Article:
The meeting almost “blew up” during the negotiations because “Jana Still would not actually move off the County’s first offer settlement”

Lowery said, “Ms. Still was nasty and spent most of her time defending herself and Ms. Gilley. Wesley Hall and Tonya Ellis cut Ms. Still off and finally worked with the Union to reach agreements on both situations.”

I doubt few taxpayers would be proud of how Ms. McCormick has been treated, forced to beg–while still suffering the effects of COVID– before the commissioners and county staff for her health care that can be paid for with federal dollars.

And it’s odd that Still felt compelled to defend Gilley during the June 7 meeting – which tells me that Gilley has an hand in Still’s decisions.


2 thoughts on “Inhumane treatment of sick, older employees inside county HR

  1. This is totally and completely unacceptable!! It doesn’t matter what the reason was, this is just wrong!! The fact that we received funds for situations like this makes this doubly wrong!! It takes a lot to put me in a position of “I have no words” this situation has done exactly that! There are no words to describe the anger that this situation (and others like them) brings to me!!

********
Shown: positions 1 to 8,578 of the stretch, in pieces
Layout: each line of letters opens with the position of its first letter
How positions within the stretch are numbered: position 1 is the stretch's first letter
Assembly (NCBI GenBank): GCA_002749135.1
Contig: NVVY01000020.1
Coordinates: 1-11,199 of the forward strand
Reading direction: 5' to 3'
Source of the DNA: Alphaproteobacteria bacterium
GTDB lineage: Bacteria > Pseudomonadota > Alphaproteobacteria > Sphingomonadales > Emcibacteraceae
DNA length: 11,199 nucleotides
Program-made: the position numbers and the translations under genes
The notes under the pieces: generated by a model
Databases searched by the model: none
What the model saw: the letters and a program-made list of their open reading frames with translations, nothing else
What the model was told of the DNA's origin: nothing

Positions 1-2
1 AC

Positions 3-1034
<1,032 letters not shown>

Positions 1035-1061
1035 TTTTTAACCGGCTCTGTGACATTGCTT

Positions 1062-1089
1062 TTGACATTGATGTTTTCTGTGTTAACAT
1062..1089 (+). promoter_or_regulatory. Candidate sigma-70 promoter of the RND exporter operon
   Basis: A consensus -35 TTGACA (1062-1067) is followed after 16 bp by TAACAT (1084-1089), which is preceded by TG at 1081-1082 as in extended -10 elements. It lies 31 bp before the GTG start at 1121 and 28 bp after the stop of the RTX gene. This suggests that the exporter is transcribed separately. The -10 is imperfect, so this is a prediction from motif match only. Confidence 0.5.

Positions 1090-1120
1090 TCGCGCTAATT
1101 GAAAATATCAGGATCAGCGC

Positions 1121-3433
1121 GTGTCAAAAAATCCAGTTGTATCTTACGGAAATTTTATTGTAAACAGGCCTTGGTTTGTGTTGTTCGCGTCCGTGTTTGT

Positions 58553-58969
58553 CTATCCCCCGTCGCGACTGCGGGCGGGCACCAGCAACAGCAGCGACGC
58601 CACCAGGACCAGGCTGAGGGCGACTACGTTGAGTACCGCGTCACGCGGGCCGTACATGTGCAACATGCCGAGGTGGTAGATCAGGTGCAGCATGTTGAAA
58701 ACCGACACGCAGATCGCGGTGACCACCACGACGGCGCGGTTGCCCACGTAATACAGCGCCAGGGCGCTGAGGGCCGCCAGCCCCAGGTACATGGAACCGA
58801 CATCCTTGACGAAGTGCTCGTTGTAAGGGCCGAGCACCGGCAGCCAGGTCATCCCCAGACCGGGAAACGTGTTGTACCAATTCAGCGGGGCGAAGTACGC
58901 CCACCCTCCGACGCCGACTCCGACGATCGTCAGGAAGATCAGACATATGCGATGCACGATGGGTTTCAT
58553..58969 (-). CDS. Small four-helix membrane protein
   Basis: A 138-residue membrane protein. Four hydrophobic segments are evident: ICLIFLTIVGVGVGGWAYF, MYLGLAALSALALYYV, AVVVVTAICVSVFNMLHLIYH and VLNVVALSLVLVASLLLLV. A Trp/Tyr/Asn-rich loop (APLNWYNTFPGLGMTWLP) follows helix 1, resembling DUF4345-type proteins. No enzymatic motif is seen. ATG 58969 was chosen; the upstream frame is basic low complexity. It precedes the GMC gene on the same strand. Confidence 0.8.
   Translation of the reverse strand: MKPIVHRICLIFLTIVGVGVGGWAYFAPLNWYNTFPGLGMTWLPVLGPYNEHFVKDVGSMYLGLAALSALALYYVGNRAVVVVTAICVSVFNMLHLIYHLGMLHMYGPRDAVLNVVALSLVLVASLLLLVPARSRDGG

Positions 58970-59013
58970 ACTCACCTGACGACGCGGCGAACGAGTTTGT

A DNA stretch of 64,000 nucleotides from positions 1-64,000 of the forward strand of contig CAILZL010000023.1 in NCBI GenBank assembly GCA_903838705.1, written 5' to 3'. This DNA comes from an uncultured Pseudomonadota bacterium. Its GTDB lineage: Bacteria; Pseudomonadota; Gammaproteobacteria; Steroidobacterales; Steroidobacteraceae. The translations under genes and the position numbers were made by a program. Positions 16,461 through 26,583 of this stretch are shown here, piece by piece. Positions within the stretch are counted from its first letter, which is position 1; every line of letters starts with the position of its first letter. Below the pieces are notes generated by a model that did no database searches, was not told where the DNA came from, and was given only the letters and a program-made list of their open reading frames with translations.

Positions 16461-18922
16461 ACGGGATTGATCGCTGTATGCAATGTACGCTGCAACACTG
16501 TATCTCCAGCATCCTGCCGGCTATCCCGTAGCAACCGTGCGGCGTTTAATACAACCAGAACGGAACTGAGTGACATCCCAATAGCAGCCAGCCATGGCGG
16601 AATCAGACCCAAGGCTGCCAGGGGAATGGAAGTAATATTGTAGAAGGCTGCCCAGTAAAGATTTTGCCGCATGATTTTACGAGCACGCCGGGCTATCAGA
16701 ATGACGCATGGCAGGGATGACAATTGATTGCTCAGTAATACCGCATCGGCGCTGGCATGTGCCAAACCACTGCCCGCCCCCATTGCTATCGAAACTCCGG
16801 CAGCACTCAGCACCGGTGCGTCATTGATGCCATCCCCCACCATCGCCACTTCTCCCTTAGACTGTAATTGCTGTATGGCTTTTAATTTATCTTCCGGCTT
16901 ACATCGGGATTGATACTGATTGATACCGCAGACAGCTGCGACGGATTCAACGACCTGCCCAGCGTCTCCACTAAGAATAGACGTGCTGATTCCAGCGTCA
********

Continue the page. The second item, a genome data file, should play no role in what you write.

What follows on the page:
This county seems to be taking pleasure in ruining the lives of the very people that work hard to make this county the success that it has been. We have GOT to do better!!

  2. Well, the HR Director reports to and acts on behalf of the County Administrator who serves at the pleasure of the BOCC. Ultimately, the “buck” does stop with the BOCC and, in particular, with Chairman Robert Bender. Is there a normal process either dictated by state law or county ordinance or policy when a county employee is ill and cannot return to their job? It is hard to believe this is the first time this has ever happened. Yet, above we read about Ms. McCormick being sent a termination letter. How does that work? What action or lack of action on the part of McCormick would trigger her termination? What is the county alleging, that she abandoned her job or something like that? What is the rest of the story?